Last time we left off, Steve Wartman and his crew had removed the garage roof and were securing floor joists. Today’s Pro-Follow update will cover additional framing, laying the flooring, installing a sill plate on top of the garage walls and beginning to build the second story walls.
If you enjoy learning how experienced professional contractors tackle home improvement projects, check out some of our other finished Project Guides like How to Pour Concrete Stairs and How to Build a Shed. Take a moment to become and email or RSS subscriber and never miss a Pro-Follow update or Project Guide.
Step 1: Bathroom / Window Framing
The master bathroom will be situated on the second floor over a small porch-like area along the front side of the house. The window you see will be bricked up except to provide enough access for some plumbing. With the floor and exterior walls, temperature control becomes a concern, and for that reason, Steve’s crew will be “padding” out the framing to make room for extra insulation. Not only will that prevent the bathroom from being hot in the summer and cold in the winter, but it will also protect the pipes from freezing temperatures.
Step 2: Lay AdvanTech Flooring
If you’re a regular reader you already know that Steve likes to use AdvanTech OSB for the improved weather and moisture resistance. Another option would be Fir plywood. However, Steve usually goes with AdvanTech, and the two are priced similarly. The guys laid the tongue-and-groove AdvanTech over the floor joists and secured it with construction adhesive and screws.
That cutout area will be where the stairs come up to the second floor.
Step 3: Install Sill Plate
Much like with the new foundation, the guys are installing a sill plate on the top course of block of the old garage. However, they are not using sill sealer (like before) because they need to establish a strong bond with the new framing, and the block wall only has a few J-bolts. Gluing the sill plate directing to the block will ensure a good connection.
Steve’s crew used the combination of a powder-actuated nailer and Red Head anchors to further secure the sill plate.
Pro-Talk: A powder-actuated nailer is often just called a Ramset after the popular manufacturer.
Pro-Tip: Be sure to use ACQ rated nails when nailing into pressure treated wood.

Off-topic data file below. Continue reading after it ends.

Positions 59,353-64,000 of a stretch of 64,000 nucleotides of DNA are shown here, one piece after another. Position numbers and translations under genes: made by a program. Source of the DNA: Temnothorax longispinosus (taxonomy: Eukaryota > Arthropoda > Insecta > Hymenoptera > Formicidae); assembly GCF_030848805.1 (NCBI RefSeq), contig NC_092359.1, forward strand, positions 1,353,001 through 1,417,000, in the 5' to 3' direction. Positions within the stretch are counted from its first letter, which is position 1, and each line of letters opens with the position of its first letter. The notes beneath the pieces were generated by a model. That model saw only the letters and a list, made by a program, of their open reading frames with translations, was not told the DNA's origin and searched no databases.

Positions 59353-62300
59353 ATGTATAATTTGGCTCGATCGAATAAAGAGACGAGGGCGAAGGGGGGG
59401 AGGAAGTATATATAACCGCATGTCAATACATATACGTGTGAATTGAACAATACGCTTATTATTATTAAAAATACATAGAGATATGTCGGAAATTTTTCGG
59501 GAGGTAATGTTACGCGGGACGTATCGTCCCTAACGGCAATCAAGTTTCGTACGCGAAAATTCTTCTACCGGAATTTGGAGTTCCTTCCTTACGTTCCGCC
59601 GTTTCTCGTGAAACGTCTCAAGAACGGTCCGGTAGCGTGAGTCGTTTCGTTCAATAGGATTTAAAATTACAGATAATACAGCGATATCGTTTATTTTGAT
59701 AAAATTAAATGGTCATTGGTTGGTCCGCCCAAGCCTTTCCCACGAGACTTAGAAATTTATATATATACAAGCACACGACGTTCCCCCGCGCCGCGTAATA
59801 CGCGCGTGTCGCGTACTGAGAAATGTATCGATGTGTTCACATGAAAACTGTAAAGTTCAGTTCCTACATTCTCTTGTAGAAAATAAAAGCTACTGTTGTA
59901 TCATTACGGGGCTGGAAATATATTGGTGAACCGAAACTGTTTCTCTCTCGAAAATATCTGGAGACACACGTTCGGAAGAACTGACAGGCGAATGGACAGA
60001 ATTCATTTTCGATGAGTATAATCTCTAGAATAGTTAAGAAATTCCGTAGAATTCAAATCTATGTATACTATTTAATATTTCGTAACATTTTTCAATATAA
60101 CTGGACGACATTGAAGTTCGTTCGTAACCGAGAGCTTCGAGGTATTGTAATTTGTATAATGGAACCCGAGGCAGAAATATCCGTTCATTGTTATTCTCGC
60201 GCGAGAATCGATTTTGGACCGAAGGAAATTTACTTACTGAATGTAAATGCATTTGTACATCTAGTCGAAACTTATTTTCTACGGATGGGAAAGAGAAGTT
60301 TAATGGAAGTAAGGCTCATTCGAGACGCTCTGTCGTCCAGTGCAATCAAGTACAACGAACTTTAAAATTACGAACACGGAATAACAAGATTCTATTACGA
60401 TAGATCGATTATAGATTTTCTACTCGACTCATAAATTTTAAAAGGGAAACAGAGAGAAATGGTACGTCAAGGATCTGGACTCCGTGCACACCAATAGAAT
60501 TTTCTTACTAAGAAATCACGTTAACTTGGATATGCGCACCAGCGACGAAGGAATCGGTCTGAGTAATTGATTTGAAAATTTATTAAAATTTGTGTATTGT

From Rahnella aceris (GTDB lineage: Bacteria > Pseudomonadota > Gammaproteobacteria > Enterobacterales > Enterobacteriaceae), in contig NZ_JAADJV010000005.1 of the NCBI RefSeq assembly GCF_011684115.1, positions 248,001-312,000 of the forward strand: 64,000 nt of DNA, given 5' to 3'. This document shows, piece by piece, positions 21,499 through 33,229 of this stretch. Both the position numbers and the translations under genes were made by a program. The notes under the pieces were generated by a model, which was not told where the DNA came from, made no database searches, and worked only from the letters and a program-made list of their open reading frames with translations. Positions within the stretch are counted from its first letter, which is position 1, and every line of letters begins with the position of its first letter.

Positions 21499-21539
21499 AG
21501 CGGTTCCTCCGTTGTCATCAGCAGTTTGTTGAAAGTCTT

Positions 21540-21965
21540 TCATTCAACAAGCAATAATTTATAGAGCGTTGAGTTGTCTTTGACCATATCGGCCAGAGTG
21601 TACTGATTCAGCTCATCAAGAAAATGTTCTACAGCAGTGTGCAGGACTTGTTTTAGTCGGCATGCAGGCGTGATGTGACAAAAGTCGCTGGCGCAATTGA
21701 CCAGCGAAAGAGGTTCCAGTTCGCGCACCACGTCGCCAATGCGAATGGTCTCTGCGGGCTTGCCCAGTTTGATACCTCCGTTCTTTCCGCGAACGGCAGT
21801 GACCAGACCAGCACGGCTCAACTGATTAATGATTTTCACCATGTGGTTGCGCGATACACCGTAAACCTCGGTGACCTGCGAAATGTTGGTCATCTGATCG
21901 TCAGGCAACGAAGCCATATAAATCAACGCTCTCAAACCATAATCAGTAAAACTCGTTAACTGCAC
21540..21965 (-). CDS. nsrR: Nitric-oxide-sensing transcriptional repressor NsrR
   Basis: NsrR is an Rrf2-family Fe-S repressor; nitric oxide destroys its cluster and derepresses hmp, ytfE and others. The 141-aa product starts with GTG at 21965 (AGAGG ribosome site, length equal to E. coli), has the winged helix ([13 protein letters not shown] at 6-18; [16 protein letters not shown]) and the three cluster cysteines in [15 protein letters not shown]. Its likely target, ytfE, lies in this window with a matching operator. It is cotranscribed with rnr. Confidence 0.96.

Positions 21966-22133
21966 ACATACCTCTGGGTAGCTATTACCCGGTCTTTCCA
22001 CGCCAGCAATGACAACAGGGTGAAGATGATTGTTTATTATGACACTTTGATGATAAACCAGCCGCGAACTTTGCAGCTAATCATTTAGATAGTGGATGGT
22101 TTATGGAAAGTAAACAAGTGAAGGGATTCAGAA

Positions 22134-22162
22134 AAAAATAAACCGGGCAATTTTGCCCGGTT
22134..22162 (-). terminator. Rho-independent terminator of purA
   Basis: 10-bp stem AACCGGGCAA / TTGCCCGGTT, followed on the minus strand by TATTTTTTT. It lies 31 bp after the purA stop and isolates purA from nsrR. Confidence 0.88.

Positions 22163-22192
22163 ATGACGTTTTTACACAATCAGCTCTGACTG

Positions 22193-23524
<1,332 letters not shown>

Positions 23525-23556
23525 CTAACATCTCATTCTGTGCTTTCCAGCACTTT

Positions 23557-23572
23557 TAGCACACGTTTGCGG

For the Red Heads, the guys predrilled holes before inserting the anchor, and they used a cut-off wheel to trim the excess bolt length afterward.
Step 4: Site with Transit
I’ve already mentioned that this area was a garage, and, as with any remodel job, Steve’s crew can’t assume that walls are straight, level, square, etc. Half the challenge for the guys is fixing the existing structure enough to integrate it with the new construction. For this phase, the guys need to site the sill plate to check that it’s at the same level the whole way around. Unfortunately, the block wall wasn’t level, and therefore the sill plate wasn’t level.
Step 5: Plane Bottom Plate
To fix that, the guys went through the tedious process of ripping 2×4’s and planing them.
Step 6: Check for Level and Square Corners
In addition, the guys checked for level (up-and-down and side-to-side).
Using a string line and carpenter’s square, they made sure each corner was square.
Step 7: Double-Check
After they finished, Steve’s crew double-checked their work.
Step 8: Frame the Walls
Like I mentioned before, integrating the new construction with the existing is difficult. For instance, to maintain a consistent total height, the guys had to frame walls at four different heights to incorporate things like a replaced header, where the block wall stops and more.
As usual, the walls were framed 16″ o.c. with 2×10 headers and OSB sheathing. Normally the guys would build a few walls and stake them level. Since this is on the second floor, the guys built all the walls and will put them up at (about) the same time so they can support each other.
Tomorrow will be a fun day as the walls will go up, and perhaps the roof trusses as well. Stay tuned!